Mastani lived for some time with Bajirao at his palace of Shaniwar Wada in the city of Pune. The palace's north-east corner held Mastani Mahal and had its own external doorway called Mastani Darwaza. Because of his family's intolerance of Mastani, Bajirao later built a separate residence for Mastani at Kothrud in 1734, some distance away from Shaniwar Wada. The site still exists at the Mrutyunjay temple on Karve road. The palace at Kothrud was dismantled and parts of this are displayed at a special section of Raja Kelkar Museum. Court records (Bakhars) during Bajirao's regime specifically never included any reference to her. Historians have determined that the paintings of Mastani in both Raja Kelkar Museum and Wai museum are not authentic.
In April 1740, while Bajirao was inspecting his lands at Khargon, he suddenly became ill and died. Bajirao's wife Kashibai, his brother Chimnaji Appa, his son Balaji (Nanasaheb), and Mastani came to Khargon. Bajirao's mortal remains were consigned to flames on 28 April 1740, at Raver Khed on the banks of the Narmada River. Mastani died at Pabal Village near Pune, soon afterwards.
- Cause of death
According to popular folklore, Mastani committed suicide after hearing about Bajirao's death, by drinking poison from a ring which she was wearing. Others say that she jumped into the funeral pyre of her husband and committed sati. No documentation is available to confirm the actual cause. However it is accepted that she did not live long after Bajirao's demise and died in 1740.
- Mastani's grave
Her grave is in Pabal. It is called Mastani's Samadhi and is maintained by Mr. Inamdar.
Kashibai took Mastani's six-year-old son Shamsher Bahadur (also named as Krushnarao) into her household and raised him as one of her own.
Mastani in popular culture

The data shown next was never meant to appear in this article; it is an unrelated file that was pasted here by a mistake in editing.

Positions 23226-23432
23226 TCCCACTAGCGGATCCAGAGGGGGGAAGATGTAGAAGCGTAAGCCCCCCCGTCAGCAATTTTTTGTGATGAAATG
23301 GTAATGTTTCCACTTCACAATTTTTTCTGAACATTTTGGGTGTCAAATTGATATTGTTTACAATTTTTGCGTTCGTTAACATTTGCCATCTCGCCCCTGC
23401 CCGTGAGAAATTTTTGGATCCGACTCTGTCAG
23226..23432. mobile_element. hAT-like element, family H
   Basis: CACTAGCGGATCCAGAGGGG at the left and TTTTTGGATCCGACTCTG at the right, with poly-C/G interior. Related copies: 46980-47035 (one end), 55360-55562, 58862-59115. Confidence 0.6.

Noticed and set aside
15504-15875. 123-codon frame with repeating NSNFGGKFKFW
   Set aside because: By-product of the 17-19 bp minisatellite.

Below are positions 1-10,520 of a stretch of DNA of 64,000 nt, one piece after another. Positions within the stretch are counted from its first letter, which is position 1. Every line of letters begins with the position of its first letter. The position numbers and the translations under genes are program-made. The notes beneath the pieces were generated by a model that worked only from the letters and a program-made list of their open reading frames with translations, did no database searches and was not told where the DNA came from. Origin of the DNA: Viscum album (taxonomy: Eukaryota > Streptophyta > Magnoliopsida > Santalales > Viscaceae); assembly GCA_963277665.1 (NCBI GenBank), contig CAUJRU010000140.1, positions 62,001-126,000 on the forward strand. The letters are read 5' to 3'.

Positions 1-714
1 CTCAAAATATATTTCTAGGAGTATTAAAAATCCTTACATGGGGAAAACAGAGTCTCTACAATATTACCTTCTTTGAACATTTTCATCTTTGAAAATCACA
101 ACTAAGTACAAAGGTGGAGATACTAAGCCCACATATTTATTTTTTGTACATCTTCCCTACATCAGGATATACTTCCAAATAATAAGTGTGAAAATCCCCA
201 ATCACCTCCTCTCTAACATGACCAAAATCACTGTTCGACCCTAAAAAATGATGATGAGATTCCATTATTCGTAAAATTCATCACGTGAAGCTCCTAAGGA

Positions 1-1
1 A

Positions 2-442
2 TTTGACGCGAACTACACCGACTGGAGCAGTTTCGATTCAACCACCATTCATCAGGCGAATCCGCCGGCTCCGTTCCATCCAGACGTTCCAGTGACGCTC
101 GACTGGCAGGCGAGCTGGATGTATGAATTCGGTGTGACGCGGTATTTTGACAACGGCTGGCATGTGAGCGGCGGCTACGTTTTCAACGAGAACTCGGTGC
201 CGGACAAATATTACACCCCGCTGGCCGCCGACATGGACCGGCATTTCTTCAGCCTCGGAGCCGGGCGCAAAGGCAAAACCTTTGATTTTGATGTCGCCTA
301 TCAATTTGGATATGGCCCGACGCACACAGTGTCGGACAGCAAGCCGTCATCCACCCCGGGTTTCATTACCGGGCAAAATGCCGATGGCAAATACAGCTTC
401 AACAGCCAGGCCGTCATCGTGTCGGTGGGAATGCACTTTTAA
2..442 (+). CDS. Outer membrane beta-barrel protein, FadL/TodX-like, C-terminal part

|This section requires expansion. (June 2008)|
- The story of Baji Rao and Mastani was made into a motion picture, Mastani, directed by Dhirubhai Desai, and released in 1955.
- Sanjay Leela Bhansali announced in 2003 that he wanted to make a film titled "Bajirao Mastani", but he has indefinitely postponed the project. Towards the end of 2011, there are unconfirmed reports about Sanjay approaching Aishwarya Rai Bachchan for the role of Mastani and Salman Khan for the role of Bajirao but didn't materialise. 
- A Marathi serial, "Rau", was produced in the 1990s, based on a Marathi book of the same name by historical novelist N. S. Inamdar about the life story of Baji Rao and Mastani.
- Currently a daily serial is being broadcast on ETV Marathi by the name, Shrimant Peshwa Bajirao Mastani.
Local lore in Pune believes that while in Pune, Mastani used to go for her bath to a lake (created by Bajirao specially for Mastani on Pune - Saswad Road) with her entourage. That lake still exists there.
- [dead link]
- Tribure India accessed 3 March 2008
- Rajakelkar Museum accessed 3 March 2008
- "Advance Study in the History of Modern India (Volume-1: 1707-1803) - G.S.Chhabra - Google Books". Books.google.co.in. Retrieved 2013-12-03.
- "20090118329 | Historical grave of temptress Mastani dug up". Archaeologydaily.com. Retrieved 2013-12-03.
- "Mastani's grave". Indianoilxpress.com. 2007-01-27. Retrieved 2013-12-03.
- Mastani at the Internet Movie Database
- "ToI article about the movie".
- "ETV website". Etv.co.in. Retrieved 2013-12-03.
|Wikimedia Commons has media related to Mastani.|
- Godse, D. G. Mastānī, Pôpyulara Prakāśana, 1989 (Marathi)
- Anne Feldhaus. Images of women in Maharashtrian society. SUNY Press (1998), p. 70.
- Stewart Gordon. The New Cambridge History of India vol. 2 part 4: The Marathas 1600-1818. Cambridge University Press (1993),p. 130.